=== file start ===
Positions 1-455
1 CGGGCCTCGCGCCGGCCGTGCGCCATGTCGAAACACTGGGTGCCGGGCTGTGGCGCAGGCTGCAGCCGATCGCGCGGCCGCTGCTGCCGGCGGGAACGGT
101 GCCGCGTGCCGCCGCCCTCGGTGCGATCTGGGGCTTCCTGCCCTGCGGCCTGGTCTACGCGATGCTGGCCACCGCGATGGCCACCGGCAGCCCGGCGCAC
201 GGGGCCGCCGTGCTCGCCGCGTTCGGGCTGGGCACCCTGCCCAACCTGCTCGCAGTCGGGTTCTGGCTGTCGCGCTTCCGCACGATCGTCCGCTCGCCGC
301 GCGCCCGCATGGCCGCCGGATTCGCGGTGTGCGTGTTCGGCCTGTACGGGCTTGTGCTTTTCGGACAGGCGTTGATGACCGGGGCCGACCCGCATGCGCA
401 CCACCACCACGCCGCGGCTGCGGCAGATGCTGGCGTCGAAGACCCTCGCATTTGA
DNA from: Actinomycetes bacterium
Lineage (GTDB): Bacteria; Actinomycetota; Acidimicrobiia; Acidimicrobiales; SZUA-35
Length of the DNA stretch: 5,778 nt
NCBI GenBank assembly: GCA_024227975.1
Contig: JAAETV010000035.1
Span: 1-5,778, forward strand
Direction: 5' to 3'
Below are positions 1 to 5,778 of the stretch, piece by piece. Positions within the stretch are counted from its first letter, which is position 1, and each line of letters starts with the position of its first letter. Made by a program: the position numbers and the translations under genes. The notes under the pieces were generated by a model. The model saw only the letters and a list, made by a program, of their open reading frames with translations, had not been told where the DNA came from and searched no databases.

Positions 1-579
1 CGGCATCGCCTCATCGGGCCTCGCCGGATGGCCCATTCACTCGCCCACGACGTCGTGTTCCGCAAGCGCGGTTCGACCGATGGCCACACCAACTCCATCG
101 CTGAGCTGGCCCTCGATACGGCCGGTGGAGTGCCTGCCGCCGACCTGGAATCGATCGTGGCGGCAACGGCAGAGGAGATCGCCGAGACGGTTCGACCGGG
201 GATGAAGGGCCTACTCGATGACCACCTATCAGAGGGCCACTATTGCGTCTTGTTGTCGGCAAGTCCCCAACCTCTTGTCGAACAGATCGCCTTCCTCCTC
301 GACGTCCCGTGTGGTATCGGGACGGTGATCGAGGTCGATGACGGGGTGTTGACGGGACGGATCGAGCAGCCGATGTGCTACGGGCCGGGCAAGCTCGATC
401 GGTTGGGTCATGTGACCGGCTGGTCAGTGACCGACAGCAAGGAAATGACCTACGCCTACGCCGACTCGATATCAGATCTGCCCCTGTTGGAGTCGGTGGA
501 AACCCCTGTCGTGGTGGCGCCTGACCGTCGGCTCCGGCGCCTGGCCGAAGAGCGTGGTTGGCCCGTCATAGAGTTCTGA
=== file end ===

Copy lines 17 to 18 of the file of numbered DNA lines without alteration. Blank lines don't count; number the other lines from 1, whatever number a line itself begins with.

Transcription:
101 CTGAGCTGGCCCTCGATACGGCCGGTGGAGTGCCTGCCGCCGACCTGGAATCGATCGTGGCGGCAACGGCAGAGGAGATCGCCGAGACGGTTCGACCGGG
201 GATGAAGGGCCTACTCGATGACCACCTATCAGAGGGCCACTATTGCGTCTTGTTGTCGGCAAGTCCCCAACCTCTTGTCGAACAGATCGCCTTCCTCCTC